What kind of animals may we eat

In Wat kind of animals may we eat the author of the SAB picks verses throughout the Bible and without looking at the context. That way he arrives at the desired conclusion that there is a contradiction. But we should always look at the context. To do otherwise is blatantly unfair. You can let a person say anything if you just pick the appropriate sentences. In this case the context is the time when the text was written and for what purpose. There are five Biblical times that are relevant when looking at the question what animals we may eat:
  1. When man lived in the Garden of Eden.
  2. Before the Flood.
  3. After the Flood.
  4. In Old Testament times in Israel.
  5. In New Testament times.
Each of them is discussed in some more detail in the next paragraphs.

Garden of Eden

In the Garden of Eden there was no death. Animals didn't eat animals and man didn't eat animals either. It is a situation that once will return, see Is. 65:25.

Before the Flood

It seems after the Fall man either didn't eat animals, or did eat so in another defiance of God's commands. We never read of the eating of animals, but after the Flood God gave permissions to do so (Gen. 9:3):

Every moving thing that liveth shall be meat for you; even as the green herb have I given you all things.

After the Flood

After the Flood God gave permissions to eat animals (Gen. 9:3), either because man already did so before the Flood and he was so hardened he wouldn't change his ways, but probably also because of the changed conditions. The earth was still barren and the eating of animal flesh might have been necessary to enhance the scarce and incomplete vegetables at that time. And of course the Ice Age would be coming up, and there would be many years in which the growing of vegetables was impossible on almost a third of the earth's surface.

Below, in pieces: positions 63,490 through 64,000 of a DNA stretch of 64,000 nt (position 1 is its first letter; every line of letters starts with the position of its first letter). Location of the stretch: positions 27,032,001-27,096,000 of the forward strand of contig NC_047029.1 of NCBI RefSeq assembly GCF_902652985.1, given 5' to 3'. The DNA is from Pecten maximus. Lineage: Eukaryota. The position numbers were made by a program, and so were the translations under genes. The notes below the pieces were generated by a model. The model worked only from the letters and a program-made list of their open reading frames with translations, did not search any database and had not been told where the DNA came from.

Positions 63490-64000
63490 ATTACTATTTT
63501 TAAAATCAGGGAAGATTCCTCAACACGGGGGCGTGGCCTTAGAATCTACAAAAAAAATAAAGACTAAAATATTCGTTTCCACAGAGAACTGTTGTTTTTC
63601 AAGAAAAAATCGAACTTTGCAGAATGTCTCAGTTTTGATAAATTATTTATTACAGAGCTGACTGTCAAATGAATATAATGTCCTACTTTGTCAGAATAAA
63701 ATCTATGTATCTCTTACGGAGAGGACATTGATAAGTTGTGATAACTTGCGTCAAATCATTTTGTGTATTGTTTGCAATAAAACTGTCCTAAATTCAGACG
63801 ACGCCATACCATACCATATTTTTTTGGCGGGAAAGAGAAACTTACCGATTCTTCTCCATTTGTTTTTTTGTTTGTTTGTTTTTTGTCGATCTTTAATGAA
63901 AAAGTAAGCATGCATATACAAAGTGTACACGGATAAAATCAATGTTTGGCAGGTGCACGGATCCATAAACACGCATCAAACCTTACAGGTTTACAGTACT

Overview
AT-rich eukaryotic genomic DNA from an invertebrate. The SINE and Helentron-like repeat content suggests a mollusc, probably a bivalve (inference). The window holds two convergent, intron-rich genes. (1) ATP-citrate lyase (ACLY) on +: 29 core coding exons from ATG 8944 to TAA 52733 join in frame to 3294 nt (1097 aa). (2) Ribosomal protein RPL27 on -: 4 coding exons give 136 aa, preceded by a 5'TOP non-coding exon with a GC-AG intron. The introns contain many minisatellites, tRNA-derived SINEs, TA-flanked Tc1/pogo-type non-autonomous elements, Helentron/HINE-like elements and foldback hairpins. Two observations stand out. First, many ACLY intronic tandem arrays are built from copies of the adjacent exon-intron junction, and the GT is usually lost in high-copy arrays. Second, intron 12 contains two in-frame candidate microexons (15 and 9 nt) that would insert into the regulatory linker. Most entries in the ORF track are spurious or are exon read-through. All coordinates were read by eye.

Old Testament Israel

God gave special laws to Israel. They were specific for the Jews and for their country and for the time up to the New Testament. These laws were not generally applicable. It was no sin for the heathen not to obey them, because they didn't apply to them. For example only certain kinds of animals could be eaten, see Deut. 14:3-20 among others.

New Testament times

In the New Testament the laws of the Old Covenant were explicitly abolished. They had fulfilled their purpose. We see this in the renting of the veil of the Tabernacle (Luke 23:45), the vision Peter had (Acts 10:15) and finally the decision at the Apostle Convent (Acts 15:19):

Wherefore my sentence is, that we trouble not them, which from among the Gentiles are turned to God:

So there are no specific laws now of what animals can be eaten and what animals cannot be eaten. Each person is free in his own conscience to do or not to do so.